Should you happen to drop by in the afternoon, chances are you would find me pacing between my living room and bedroom. Nervous? Frustrated?

Not exactly. I’m probably making a final attempt to reach my step counter goal. Since I began using that little addition on my iPhone, I’m walking farther than I thought I could. 

Counting steps isn’t the only benefit, however. It’s a daily reminder about the power of being accountable.

It’s easy to forget that when you go to work for yourself. After all, one of the best things about being self-employed is that there aren’t any time clocks, performance reviews or limited vacations.

One of the worst things about being self-employed is that there aren’t any time clocks, performance reviews or limited vacations. Without deadlines and the expectations of others, many new entrepreneurs flounder.

It’s not just the headiness of all that time that have to manage for ourselves. Distractions, isolation and lack of clarity can all conspire to keep us from growing the business of our dreams.

If you suspect that you could accomplish more than your current performance, start taking a look at how you could be more accountable. Being accountable isn’t an accident. It’s a discipline we need to embrace if we are to have a reputation for doing what we say we’re going to do. 

Simple adjustments could make a big difference. 

Paul McCartney once told an interviewer that he used to drive his late wife Linda to cooking classes. The first week, he went to a back room and spent the time writing a song.

When the class ended, people asked McCartney if he had been bored waiting. “No,” he said, “I wrote this little tune. Would you like to hear it?”

The class was thrilled, of course, to be the first to listen to a new creation and it became his weekly ritual. He said knowing that they were expecting a new song by the end of the class kept him on his toes.

Want to stay on track? Find an entrepreneurial friend who is willing to be your accountability partner. Return the favor. This isn’t the same as hiring a professional nag, by the way. We all need someone in our lives that isn’t willing to let us settle for less than the best we can be.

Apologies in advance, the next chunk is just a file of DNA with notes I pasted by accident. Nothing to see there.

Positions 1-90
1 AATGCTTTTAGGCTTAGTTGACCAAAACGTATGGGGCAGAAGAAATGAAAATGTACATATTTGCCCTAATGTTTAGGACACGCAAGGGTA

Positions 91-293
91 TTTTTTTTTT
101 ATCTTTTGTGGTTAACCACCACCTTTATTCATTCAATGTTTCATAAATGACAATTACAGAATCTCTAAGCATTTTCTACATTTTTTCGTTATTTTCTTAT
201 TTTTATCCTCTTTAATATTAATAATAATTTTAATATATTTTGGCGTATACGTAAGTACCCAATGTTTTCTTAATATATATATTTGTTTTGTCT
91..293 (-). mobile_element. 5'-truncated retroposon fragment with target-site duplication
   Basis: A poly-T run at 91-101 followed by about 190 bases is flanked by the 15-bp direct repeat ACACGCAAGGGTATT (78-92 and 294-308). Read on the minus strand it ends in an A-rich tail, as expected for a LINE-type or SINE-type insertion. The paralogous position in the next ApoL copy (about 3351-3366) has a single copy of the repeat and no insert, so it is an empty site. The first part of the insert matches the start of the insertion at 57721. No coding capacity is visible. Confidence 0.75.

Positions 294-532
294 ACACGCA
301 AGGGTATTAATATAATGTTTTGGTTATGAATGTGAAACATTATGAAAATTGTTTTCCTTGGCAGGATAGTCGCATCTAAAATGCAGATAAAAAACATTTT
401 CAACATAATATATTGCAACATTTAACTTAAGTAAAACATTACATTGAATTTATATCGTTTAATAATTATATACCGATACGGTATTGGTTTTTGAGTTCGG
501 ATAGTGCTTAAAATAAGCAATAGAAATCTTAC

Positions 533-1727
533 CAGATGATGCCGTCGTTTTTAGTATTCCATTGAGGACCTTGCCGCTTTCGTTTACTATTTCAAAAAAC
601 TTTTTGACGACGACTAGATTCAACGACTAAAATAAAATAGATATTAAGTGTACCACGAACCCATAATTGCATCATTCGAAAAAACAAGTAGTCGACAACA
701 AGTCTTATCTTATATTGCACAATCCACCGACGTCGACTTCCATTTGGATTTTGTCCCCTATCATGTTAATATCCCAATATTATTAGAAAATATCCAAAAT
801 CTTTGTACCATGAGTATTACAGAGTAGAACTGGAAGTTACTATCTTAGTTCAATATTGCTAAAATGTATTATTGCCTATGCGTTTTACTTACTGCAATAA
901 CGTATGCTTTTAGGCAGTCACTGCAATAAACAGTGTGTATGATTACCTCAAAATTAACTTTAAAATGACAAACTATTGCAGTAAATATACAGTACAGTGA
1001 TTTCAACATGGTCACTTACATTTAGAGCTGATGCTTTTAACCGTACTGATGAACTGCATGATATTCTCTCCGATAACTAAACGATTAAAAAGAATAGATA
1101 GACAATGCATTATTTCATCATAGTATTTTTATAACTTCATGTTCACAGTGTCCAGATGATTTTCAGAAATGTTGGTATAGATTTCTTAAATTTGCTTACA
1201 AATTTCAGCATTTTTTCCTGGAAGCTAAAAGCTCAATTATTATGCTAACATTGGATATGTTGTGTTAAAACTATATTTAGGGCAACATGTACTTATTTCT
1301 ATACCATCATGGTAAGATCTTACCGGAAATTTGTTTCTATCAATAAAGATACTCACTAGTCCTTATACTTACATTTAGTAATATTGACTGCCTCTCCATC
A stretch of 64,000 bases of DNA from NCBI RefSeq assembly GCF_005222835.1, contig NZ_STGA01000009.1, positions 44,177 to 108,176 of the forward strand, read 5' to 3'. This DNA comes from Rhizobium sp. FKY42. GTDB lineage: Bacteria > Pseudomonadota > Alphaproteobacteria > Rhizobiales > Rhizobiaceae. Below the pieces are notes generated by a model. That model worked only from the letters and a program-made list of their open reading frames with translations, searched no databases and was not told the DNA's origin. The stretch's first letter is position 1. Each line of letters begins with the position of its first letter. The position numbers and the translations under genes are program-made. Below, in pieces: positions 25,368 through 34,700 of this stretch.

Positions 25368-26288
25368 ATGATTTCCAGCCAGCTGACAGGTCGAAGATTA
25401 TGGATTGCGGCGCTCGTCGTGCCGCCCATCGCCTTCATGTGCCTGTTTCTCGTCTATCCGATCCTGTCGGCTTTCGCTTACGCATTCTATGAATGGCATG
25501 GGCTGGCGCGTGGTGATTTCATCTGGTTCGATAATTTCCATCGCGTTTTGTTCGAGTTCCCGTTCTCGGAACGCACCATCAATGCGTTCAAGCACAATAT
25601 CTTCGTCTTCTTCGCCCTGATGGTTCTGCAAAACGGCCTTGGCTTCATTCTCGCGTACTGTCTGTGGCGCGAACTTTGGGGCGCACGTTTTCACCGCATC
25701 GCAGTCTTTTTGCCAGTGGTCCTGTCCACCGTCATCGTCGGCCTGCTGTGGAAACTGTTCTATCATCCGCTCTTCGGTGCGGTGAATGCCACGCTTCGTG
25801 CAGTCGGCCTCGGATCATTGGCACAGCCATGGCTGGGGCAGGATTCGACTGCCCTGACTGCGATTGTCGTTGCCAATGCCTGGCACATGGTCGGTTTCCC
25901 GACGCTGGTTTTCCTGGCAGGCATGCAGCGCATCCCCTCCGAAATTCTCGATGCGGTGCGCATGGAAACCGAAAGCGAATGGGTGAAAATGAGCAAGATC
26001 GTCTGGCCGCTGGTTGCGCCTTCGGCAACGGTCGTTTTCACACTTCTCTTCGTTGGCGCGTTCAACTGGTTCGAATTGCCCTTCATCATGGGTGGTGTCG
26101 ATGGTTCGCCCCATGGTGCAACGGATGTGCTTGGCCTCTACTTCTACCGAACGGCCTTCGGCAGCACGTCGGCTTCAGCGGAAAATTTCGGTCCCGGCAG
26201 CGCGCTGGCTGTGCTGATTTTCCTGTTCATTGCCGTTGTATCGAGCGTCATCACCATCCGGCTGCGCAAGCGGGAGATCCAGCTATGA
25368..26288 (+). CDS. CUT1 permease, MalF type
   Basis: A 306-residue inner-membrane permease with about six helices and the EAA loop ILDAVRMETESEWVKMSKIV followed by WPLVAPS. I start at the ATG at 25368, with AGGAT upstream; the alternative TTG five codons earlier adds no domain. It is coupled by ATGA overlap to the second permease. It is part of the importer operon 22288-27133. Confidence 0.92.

Master Mind Groups serve the same purpose, of course. Whether it’s one kindred spirit or a small group, finding someone who wants you to succeed can be one of the best things you can do for yourself and your business. 

Quite simply,  having an accountability partner is an act of commitment to yourself. 

Accountability Opportunity

The Brainstorming with Barbara sessions have been even better than I anticipated. Even though we only spend an hour together, that time is meant to be a catalyst for moving ahead. 

I’m thrilled when an email shows up from someone I’ve worked with. 

Here’s one of the post-brainstorming emails I’ve received. This one comes from Lucas,  who was the very first person to sign up. He wrote, “After our session a few weeks back, I decided to audition an idea I had which was to run a free 90 minute session on the Zoom platform. I had the idea on a Wednesday and set the class for Saturday of the same week- not much lead up time! I was surprised at the response with over thirty folk registering for it. It was hugely successful and has opened up a potential profit centre.  This little experimental endeavor has got me motivated to set up a number of short courses that I can be conduct online. I can imagine a whole suite of them.”

So if you’d like some up close and personal conversation with a self-employment advocate, hop on over to and we’ll  find a time for a Zoom chat of our own. 

Warning: once you’re on my radar and I know what your business is about, I may keep sending you appropriate resources and ideas as I come upon them. I hope you won’t mind.